|Can't get my tires off my rims...||dagnelson|
Dec 12, 2002 6:04 AM
|I have a TREK 1200 w/Aurora rims. Had flats on both tires last weekend and could not remove the tires from the rim (Michelin Kevlar-Bead foldables). I remember the shop had a terrible time getting them on. So they had to take them off, too. They think it's a combination of tire and rim and my small hands...They tried a different tire but that didn't even go on. Any suggestions? I frequently ride by myself...|
Dec 12, 2002 7:59 AM
|A few thoughts....
Why are you removing the whole tire to fix a flat? (Your post suggests that that is what you're doing) Usually you can get the tube out (replace it or patch it) without completely removing the tire. That being said, if what you're having problems with is the fact that you can't get the tire back over the rim (assuming that they are clincher type tires) then it's one of two things. You may have small tires (18 or 20's) that you're trying to fit over a conventional 700 cc rim or you are not using the tire levers correctly. If the shop had problems then it's probably the former of the two. Get larget tires and spend some time practicing because you're going to get more flats and I speak from personal experience on this one, but it's no fun wasting 20 min changing a tire roadside. Some people will tell you that the speed lever product is helpful (sorry, I forget the brand) so you may try that as well.
Above all, don't let this become something that deters you from riding.
Dec 12, 2002 12:27 PM
|Yes, I was just trying to get one side of the tire over the rim...I will look into different levers. Tire is a 23. You'r right, I will need to know how to do this. And no, it will not deter me from riding. Thanks!|
Dec 12, 2002 8:04 AM
|My bad, you said "off" the rims. Same answer sort of, try larger diameter tires or double up on the layers of rim tape that you use. The latter suggestion has helped me with certain types of rims.
Again, sorry I misinterpreted your post. Maybe I need more caffeine.
|Increasing problem, LBS says||Silverback|
Dec 12, 2002 8:29 AM
|I had a set of Vittoria mountain bike tires a few years ago that I COULD NOT mount, even with steel levers--they just wouldn't go on the rim. A local shop owner says he sees it more and more, and suspects it's a liability issue. Manufacturers are so afraid of being sued if a tire rolls off the rim that they make them on the small side of the tolerances. Rim makers might be doing the opposite, going toward the big end, for the same reason. I finally threw mine away and bought new tires. FWIW, I don't see how putting on another layer of rim tape is going to help (if anything, it will make things worse, by leaving you less room in the low part of the rim to stick a lever under the bead). And while the post about not removing the whole tire is accurate, you still have to lift PART of the bead off the rim, and that's the problem. If you could get it far enough off to pull out a section of tube and patch it, you'd have enough to remove the tire anyway.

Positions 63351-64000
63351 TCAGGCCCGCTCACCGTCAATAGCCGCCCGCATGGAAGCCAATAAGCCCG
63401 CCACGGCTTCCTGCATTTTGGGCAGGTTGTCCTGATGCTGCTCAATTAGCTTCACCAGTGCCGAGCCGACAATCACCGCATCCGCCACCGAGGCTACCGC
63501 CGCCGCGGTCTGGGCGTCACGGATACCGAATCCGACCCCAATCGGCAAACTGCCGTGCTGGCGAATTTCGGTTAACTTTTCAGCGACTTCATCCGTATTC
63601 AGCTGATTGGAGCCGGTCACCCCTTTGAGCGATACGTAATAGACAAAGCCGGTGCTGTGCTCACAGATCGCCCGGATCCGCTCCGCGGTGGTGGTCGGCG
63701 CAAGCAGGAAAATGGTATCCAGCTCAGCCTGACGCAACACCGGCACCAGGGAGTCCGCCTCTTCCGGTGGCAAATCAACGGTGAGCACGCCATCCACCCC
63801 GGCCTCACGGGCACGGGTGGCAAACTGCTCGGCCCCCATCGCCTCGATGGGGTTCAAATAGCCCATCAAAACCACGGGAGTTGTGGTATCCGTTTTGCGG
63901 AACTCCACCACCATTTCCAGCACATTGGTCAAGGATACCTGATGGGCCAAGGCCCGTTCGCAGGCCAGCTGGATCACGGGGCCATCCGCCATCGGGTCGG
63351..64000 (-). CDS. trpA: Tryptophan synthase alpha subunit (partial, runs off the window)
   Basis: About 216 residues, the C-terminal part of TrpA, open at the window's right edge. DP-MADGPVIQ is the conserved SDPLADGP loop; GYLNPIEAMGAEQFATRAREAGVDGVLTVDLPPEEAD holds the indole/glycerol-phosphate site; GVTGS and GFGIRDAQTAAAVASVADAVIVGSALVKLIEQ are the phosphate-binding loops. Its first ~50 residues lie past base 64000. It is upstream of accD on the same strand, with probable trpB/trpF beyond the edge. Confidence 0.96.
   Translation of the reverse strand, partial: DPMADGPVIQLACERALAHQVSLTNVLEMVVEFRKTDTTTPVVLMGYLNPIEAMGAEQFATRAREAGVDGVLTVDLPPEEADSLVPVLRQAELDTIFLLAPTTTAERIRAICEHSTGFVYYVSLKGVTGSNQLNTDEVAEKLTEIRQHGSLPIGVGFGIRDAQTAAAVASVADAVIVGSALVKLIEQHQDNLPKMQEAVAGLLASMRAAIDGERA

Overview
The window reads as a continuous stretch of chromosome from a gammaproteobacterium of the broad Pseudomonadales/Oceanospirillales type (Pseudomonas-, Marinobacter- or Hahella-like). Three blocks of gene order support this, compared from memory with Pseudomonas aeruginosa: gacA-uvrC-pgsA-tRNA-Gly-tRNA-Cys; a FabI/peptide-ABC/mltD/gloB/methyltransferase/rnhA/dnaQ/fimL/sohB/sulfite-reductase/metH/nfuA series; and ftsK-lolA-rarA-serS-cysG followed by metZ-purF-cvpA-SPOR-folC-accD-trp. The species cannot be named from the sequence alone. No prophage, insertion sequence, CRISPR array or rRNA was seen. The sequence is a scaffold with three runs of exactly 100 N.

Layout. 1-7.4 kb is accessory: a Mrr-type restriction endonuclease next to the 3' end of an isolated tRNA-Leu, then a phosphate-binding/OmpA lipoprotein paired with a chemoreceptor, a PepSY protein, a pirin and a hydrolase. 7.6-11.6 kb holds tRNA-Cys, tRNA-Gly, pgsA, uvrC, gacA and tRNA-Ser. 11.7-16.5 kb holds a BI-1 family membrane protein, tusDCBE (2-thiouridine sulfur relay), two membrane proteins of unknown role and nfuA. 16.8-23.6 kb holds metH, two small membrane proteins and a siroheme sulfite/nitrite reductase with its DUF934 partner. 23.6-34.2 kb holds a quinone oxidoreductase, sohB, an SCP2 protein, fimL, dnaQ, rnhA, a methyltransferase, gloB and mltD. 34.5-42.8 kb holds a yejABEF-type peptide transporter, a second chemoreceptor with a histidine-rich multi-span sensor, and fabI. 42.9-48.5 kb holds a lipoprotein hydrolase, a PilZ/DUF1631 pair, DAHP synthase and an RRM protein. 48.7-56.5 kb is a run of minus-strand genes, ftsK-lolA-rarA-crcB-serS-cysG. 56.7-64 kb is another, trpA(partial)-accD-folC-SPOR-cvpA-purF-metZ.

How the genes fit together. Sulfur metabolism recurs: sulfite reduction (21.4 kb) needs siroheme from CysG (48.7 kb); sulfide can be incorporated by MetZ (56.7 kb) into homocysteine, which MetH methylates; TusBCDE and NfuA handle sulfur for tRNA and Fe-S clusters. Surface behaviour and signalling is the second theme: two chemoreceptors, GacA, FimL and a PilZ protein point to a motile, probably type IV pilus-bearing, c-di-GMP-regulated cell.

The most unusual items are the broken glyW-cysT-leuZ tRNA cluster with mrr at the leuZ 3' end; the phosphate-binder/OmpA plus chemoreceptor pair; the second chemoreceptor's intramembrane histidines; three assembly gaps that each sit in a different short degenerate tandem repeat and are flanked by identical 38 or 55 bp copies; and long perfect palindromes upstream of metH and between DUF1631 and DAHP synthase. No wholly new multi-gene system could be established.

The short version: You might have to toss the tires and try new ones. I'd do that before I'd risk being stuck on the road with a flat I couldn't fix.
|re: Can't get my tires off my rims...||Alpedhuez55|
Dec 12, 2002 9:20 AM
|Those Marix Aurora Rims are known for being tough to change tires on. I know I recently broke 2 tire levers and got blisters on my thumb trying to take a tire off a rim. Usually after the first time removing a kevlar bead tire, it gets a little easier.
|Same problem with my Campy rims||Kristin|
Dec 12, 2002 9:38 AM